A woman carefully handling shrink sleeves for new products.

Work with a Printing Company that Takes Care of Your Shrink Sleeves

Shrinks sleeves can help you achieve a special look for your products, but it’s important to work with a label printing company that gives you the labels you need to succeed. At Blue Label, we’ve invested in both state-of-the-art digital printing presses and shrink sleeve converting equipment. That means we can not only print quality shrink sleeves, we can also help you cut down on the number of vendors you’ll need, the amount of times your shrink sleeves are handled, and the length of production time.

Ready to invest in quality shrink sleeves for your products? Contact Blue Label today to talk to our experts about your next label project.

What is a Shrink Sleeve Label?

When you want to brand your product from top to bottom, shrink sleeve labels give you a way to create 360-degree coverage for your products. Shrink sleeves have grown in popularity over the past few decades after making an initial splash when Tylenol used them to combine attractive labeling with tamper-evident sealing.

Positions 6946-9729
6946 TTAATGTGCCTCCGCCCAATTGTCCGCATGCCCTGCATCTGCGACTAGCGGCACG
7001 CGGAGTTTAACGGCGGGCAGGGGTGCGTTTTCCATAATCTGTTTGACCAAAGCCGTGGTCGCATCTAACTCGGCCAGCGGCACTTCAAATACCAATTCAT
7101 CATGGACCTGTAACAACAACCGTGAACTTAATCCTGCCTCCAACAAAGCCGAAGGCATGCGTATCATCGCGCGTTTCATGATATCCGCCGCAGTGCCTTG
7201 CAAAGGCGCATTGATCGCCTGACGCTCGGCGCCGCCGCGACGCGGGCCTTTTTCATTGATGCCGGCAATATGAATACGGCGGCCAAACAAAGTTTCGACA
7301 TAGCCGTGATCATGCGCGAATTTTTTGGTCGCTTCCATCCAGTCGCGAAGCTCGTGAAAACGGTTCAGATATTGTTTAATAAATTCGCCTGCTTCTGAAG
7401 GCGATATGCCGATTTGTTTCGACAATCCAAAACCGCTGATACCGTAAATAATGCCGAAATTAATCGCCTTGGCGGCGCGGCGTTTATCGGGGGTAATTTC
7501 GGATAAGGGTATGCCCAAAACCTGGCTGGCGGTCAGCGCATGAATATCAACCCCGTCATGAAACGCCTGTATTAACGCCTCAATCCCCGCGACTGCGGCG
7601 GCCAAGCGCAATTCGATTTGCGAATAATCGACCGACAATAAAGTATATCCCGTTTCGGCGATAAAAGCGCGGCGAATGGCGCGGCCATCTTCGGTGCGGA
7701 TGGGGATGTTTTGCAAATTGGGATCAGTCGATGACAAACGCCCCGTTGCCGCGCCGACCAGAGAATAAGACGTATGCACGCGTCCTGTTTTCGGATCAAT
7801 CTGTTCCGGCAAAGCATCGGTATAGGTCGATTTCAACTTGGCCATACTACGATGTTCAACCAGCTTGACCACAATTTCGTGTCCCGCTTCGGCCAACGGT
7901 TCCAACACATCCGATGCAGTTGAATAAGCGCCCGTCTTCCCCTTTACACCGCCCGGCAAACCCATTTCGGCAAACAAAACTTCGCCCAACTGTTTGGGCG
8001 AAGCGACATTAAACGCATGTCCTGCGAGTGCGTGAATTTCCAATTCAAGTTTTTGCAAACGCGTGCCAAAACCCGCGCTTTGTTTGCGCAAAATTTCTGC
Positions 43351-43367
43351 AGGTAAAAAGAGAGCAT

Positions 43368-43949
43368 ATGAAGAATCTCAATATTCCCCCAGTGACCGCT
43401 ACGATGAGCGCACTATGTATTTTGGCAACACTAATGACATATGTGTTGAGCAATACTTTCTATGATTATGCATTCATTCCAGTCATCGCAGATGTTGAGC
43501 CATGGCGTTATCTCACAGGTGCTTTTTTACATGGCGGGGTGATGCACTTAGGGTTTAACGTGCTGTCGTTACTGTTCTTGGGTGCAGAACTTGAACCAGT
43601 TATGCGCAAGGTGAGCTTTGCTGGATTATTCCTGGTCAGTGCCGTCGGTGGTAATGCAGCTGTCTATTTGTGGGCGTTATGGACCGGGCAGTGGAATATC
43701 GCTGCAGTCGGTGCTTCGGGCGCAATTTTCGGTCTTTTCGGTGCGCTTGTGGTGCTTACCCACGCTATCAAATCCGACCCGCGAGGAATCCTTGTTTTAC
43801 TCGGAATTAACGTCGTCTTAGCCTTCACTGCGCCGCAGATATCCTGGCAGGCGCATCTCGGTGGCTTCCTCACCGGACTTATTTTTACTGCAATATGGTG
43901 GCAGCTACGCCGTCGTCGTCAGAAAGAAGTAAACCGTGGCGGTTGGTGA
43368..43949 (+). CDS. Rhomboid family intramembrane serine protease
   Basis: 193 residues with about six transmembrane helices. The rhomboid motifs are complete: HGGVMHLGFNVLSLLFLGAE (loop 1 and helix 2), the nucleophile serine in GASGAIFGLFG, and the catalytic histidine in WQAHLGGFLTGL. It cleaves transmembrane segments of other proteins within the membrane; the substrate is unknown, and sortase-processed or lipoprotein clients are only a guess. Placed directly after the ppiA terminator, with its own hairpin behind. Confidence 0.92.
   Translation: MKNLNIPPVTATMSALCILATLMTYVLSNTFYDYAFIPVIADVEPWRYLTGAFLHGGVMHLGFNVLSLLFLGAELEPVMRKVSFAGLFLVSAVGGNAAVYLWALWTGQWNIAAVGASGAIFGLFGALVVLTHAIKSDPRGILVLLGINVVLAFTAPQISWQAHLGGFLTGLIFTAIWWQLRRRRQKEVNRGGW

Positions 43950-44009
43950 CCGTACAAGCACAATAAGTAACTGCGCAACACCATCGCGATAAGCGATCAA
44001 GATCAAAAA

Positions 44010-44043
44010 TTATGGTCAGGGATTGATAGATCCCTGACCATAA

Shrink sleeves are now growing in popularity for cans, bottles, and other containers, but there are still many people in need of quality product packaging who don’t know how these labels work. Here’s a quick breakdown of what a shrink sleeve label is and what makes it different from other labeling solutions.

What is a Shrink Sleeve?

Shrink sleeve labels are full-color, 360-degree printed labels that utilize heat in the application process to conform the label to the shape of the container. The labels are typically printed on either plastic or polyester film material and are commonly used on aluminum cans and glass or plastic bottles.

The opening of a shrink sleeve label used for various containers.

Looking for Custom Shrink Sleeves?

Custom shrink sleeve labels allow you to add a “second skin” to your containers. When the film sleeve is placed around your container and heat is applied, it conforms to the shape of the container to create a look like it’s truly part of your product.

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Benefits of Shrink Sleeves

One of the greatest advantages of using shrink sleeves is that it allows you a 150 percent increase in label real estate compared to pressure sensitive labels. This additional space can be used to help tell your brand story, add more imagery, or make room for all of the regulatory information that needs to go on your label.